Policy News

COP26: Nature-Based Solutions for Climate Resilience Receive €10 Million Boost

At the 2021 UN Climate Change Conference (COP26), the Federal Environment Ministry of Germany (BMU) announced it will provide an additional €10m to the Global EbA Fund, a pioneering funding mechanism implemented by the International Union for Conservation of Nature (IUCN) and the UN Environment Programme (UNEP) and designed to support nature-based solutions for climate change adaptation.

This takes the Ministry’s total commitment to the fund up to €30 million.

At the same time, the Global EbA Fund has approved its first seven grants, ranging from coral reef protection in the Philippines to restoring riverbank ecosystems for erosion control in Fiji.

The Global EbA Fund was launched in March 2021 by IUCN and UNEP, supported by the International Climate Initiative (IKI) of the BMU. The Fund aims to accelerate the uptake and financing of ecosystem-based adaptation by providing seed capital to catalytic and innovative ecosystem-based adaptation initiatives.

Ecosystem-based adaptation (EbA) is a strategy that harnesses biodiversity and ecosystem services to build the resilience of human communities to the impacts of climate change. It includes the conservation, sustainable management and restoration of ecosystems – such as forests, grasslands, or wetlands – to reduce the harmful impacts of climate hazards, whether it’s shifting rainfall patterns, temperature changes, or intense storms.  Despite the cost-effectiveness of ecosystem-based adaptation as a strategy to tackle climate change, so far only 5% of global climate finance flows are spent on adaptation, and only 1.4% of this on nature-based solutions for adaptation. This, despite UN Secretary-General António Guterres’ appeal that 50% of total climate finance should be committed to adaptation.

In its first application cycle, which closed in April 2021, the Global EbA Fund received 276 applications with projects proposed in 75 countries and territories. In its second application cycle, which closed on 15 September 2021, 622 applications were received. “We are impressed by the number and diversity of applications,” says Dr. Philipp Behrens, Head of BMU’s International Climate Initiative. “Providing fast access to finance for innovative EbA projects is the key aim of the Global EbA Fund. We are convinced that with an additional €10m we will accelerate the uptake of EbA on multiple levels to further unleash the potential of ecosystem-based adaptation and nature-based solutions for adaptation.”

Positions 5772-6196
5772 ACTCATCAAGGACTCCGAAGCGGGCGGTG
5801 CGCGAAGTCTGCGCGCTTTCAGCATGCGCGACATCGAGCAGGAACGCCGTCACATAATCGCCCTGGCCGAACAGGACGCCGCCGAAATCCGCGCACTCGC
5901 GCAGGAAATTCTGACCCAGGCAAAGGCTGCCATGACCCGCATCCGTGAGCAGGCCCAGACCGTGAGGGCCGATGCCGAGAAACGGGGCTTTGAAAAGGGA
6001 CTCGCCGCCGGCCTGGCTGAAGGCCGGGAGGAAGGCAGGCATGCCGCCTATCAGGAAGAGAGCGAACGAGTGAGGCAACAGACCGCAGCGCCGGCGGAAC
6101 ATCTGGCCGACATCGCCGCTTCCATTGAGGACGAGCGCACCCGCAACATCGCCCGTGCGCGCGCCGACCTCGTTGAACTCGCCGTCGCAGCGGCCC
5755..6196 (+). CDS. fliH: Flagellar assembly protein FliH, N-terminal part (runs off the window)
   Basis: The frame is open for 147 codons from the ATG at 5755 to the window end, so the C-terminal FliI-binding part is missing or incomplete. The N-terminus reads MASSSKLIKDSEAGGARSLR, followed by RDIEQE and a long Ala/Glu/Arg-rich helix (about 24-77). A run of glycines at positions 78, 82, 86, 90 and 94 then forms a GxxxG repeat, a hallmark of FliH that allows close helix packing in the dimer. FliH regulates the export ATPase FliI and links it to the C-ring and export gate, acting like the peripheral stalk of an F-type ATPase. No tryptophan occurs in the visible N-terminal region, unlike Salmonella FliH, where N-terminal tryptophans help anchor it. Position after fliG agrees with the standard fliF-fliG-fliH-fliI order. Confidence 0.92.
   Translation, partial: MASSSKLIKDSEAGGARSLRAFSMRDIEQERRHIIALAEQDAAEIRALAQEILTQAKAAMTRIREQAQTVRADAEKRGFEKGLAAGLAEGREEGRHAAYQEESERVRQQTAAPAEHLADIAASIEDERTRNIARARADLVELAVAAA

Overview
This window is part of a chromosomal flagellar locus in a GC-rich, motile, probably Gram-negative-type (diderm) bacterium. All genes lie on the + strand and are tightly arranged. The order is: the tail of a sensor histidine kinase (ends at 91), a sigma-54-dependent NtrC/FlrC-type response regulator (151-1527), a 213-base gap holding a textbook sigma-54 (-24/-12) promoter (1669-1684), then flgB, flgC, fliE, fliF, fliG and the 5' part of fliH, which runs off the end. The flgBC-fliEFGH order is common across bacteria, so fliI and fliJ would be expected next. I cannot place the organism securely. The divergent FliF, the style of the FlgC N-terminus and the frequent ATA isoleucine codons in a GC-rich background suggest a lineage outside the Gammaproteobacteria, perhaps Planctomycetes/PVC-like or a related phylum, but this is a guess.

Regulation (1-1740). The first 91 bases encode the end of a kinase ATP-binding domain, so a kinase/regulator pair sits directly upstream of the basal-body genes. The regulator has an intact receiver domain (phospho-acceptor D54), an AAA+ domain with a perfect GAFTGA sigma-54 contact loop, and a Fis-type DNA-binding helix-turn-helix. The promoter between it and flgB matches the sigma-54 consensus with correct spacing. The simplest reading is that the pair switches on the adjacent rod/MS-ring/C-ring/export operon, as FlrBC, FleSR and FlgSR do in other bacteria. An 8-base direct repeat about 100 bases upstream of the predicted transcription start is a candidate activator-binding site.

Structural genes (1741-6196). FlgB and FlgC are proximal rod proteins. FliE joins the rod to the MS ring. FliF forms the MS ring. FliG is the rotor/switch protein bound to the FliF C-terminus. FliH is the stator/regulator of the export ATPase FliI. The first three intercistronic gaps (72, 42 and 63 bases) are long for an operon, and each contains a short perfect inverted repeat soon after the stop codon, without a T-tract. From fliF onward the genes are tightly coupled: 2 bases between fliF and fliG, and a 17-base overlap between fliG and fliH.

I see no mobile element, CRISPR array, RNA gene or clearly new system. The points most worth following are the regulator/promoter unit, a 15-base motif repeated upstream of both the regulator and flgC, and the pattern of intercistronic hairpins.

“Conserving nature and adapting to climate change are two sides of the same coin,” says Inger Andersen, Executive Director of UNEP. “Ecosystem-based adaptation is a powerful strategy that recognizes the interconnectedness of the nature and climate agendas. My thanks to the German Environment Ministry for this commitment today, and I look forward to many more Member States leaning in to support the important work of the Global EbA Fund.”

“The impacts of climate change on people’s lives are already being felt today, and they are about to worsen even under optimistic emissions forecasts. In this light, working with nature to enhance climate resilience is a top priority,” said Dr Bruno Oberle, IUCN Director General. “We thank the German Environment Ministry for its commitment to the Global EbA Fund, which will not only help communities adapt to the impacts of climate change, but also deliver benefits for biodiversity, ecosystem health and human well-being.” The Global EbA Fund has now announced its approval of a total of US$1,656,115 worth of grants over the next three years, awarded to seven projects, making up the first cohort of the Fund.

Collectively, this first set of seven projects will work to increase the uptake, scalability, and replicability of ecosystem-based adaptation interventions across diverse ecosystems in nine countries, spanning five continents. These projects will demonstrate the economic co-benefits of ecosystem-based adaptation implementation with an emphasis on local needs, synergistic effects between ecosystem-based adaptation and other approaches, and much more.
 

By the UN Environment Programme

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